Will high oil prices bring a new recession?
Ten of the 11 recessions in the United States since World War II have been preceded by an increase in oil prices. Does the recent surge in oil prices mean we should be looking for recession number 12?
April 23, 2011
Saudi oil production and the Libyan conflict
One of the key questions in assessing the effect of the Libyan conflict on world oil prices was the extent to which an increase in Saudi production would offset some of the lost output from Libya. Now we know the answer, and it's not reassuring.
April 19, 2011
Keystone Gulf Coast Expansion Project
If President Obama is looking for ideas that would build American infrastructure, create jobs, and reduce the budget deficit, here's an option to consider.
April 17, 2011
The puzzling differential between the price of oil in different markets seems to be persisting.
April 11, 2011
Some Thoughts on Energy Independence
The President's new initiative on increasing energy independence inspired much commentary on how much it was aspirational, rather than realistic; see for instance this extensive NYT article. In this post, I want to consider whether reduced dependence on imported energy is a worthwhile objective.
April 05, 2011
Natural gas moving forward
The Denver Post reported the opening on Saturday of stations offering compressed natural gas to drivers in Grand Junction and Rifle, towns along Interstate 70 in western Colorado, making it possible to drive a vehicle fueled by compressed natural gas from Denver to Los Angeles.
April 03, 2011
More favorable developments
March 29, 2011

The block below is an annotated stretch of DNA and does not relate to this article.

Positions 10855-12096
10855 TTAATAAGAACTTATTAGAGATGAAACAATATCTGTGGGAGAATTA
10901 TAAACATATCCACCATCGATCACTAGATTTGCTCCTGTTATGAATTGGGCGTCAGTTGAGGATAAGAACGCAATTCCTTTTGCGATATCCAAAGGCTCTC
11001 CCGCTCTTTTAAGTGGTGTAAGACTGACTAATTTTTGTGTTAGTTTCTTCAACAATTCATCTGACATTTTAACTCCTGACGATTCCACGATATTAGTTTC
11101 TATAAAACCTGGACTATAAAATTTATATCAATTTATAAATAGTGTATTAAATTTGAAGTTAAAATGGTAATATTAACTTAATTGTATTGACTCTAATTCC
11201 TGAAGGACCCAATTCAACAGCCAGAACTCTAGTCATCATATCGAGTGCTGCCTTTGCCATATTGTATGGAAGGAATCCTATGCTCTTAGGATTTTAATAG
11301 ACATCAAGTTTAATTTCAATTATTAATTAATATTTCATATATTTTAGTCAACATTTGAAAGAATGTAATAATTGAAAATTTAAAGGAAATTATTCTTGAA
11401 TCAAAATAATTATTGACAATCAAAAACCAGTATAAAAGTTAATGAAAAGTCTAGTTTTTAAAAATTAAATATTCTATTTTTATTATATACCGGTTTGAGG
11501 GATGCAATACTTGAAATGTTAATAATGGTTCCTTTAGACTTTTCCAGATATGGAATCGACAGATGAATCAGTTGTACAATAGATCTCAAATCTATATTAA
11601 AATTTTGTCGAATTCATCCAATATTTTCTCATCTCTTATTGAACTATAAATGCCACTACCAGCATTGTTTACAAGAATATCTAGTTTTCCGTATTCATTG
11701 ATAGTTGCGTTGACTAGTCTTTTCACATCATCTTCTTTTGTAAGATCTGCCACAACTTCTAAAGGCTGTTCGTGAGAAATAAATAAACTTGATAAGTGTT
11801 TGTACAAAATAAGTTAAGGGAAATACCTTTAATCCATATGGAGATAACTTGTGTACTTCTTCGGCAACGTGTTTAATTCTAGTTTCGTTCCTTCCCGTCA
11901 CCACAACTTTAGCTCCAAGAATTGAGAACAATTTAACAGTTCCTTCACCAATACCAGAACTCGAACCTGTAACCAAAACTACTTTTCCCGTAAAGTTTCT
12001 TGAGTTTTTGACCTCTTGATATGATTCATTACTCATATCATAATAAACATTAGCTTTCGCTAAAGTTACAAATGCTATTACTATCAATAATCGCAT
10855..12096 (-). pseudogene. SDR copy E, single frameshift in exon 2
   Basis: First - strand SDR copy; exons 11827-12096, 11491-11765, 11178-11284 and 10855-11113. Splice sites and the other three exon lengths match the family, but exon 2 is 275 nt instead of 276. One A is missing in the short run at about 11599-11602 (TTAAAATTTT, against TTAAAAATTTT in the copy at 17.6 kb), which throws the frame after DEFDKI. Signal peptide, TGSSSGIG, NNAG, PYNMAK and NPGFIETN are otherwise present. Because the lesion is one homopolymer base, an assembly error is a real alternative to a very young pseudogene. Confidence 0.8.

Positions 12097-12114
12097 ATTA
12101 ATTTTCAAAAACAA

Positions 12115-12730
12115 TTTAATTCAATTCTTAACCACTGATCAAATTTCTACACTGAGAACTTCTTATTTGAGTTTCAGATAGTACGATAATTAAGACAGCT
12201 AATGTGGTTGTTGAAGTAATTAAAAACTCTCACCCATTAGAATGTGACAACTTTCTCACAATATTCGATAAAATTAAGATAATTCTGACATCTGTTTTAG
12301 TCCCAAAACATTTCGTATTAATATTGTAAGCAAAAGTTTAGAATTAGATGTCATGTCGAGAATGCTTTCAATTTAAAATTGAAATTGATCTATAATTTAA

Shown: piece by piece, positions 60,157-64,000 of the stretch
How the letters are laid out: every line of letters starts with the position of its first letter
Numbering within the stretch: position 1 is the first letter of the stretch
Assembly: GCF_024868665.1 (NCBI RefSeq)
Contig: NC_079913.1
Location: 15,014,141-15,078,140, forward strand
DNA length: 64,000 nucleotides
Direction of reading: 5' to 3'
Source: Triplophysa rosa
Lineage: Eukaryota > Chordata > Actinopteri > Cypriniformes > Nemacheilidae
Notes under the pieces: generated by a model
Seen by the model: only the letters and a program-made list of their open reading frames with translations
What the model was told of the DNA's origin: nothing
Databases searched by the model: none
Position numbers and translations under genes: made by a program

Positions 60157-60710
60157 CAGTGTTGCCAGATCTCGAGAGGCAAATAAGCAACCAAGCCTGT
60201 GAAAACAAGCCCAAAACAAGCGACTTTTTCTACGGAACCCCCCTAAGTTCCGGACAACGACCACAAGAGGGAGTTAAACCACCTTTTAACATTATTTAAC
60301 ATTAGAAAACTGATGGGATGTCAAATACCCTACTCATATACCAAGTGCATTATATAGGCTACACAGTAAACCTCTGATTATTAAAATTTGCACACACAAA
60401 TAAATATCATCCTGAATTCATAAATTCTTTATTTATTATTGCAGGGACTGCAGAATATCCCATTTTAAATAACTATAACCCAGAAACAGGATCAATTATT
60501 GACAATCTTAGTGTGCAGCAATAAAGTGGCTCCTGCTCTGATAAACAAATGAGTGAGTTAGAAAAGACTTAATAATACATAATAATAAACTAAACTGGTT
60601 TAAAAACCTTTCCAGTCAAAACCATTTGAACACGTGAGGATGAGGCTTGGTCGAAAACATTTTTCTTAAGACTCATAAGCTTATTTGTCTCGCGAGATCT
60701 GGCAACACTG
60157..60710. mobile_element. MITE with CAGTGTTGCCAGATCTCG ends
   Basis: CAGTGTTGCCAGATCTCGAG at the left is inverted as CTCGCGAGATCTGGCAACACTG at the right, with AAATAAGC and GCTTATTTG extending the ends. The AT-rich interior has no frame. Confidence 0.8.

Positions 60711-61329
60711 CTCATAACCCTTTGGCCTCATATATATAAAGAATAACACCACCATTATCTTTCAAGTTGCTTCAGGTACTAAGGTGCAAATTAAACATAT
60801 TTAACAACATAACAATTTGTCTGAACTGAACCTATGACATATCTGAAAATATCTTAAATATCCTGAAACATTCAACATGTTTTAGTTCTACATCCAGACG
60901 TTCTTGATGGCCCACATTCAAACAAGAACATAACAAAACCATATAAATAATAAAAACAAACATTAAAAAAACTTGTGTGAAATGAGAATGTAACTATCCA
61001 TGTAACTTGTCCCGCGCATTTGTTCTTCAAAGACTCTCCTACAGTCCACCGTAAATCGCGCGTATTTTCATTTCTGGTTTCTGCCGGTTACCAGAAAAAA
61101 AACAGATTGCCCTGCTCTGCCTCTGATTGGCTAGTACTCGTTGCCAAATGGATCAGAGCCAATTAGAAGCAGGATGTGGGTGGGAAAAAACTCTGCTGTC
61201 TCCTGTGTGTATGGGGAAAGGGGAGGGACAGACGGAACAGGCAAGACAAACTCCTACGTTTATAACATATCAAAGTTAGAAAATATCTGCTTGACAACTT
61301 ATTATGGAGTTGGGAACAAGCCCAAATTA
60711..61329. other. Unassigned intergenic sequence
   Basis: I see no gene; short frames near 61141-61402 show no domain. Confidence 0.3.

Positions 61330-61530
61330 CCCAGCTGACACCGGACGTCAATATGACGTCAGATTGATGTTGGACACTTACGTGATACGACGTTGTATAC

Consumption spending slowing down
Guess what: rising energy prices are taking a toll on consumers.
March 23, 2011
Commodity prices in pictures
A few graphs I found interesting.
March 13, 2011
Consumers see bad news
The Reuters-Michigan survey of consumer sentiment registered a decline from 77.5 in February to a preliminary reading of 68.2 in March. That's the biggest monthly decline since the financial crisis in October 2008, and wipes out the nice gains of the last four months to put us back where we were in October 2010.
March 09, 2011
What will Saudi Arabia do?
One key question in determining the impact of instability in Libya and elsewhere on world oil markets is how much other countries can and will increase production to offset the shortfall. Here I review the critical role of Saudi Arabia in past disruptions and discuss the current situation.
February 23, 2011
Libya, oil prices, and the economic outlook
What will be the economic effects of this week's developments in Libya? We have a fair amount of historical experience from which to try to answer that question.
February 22, 2011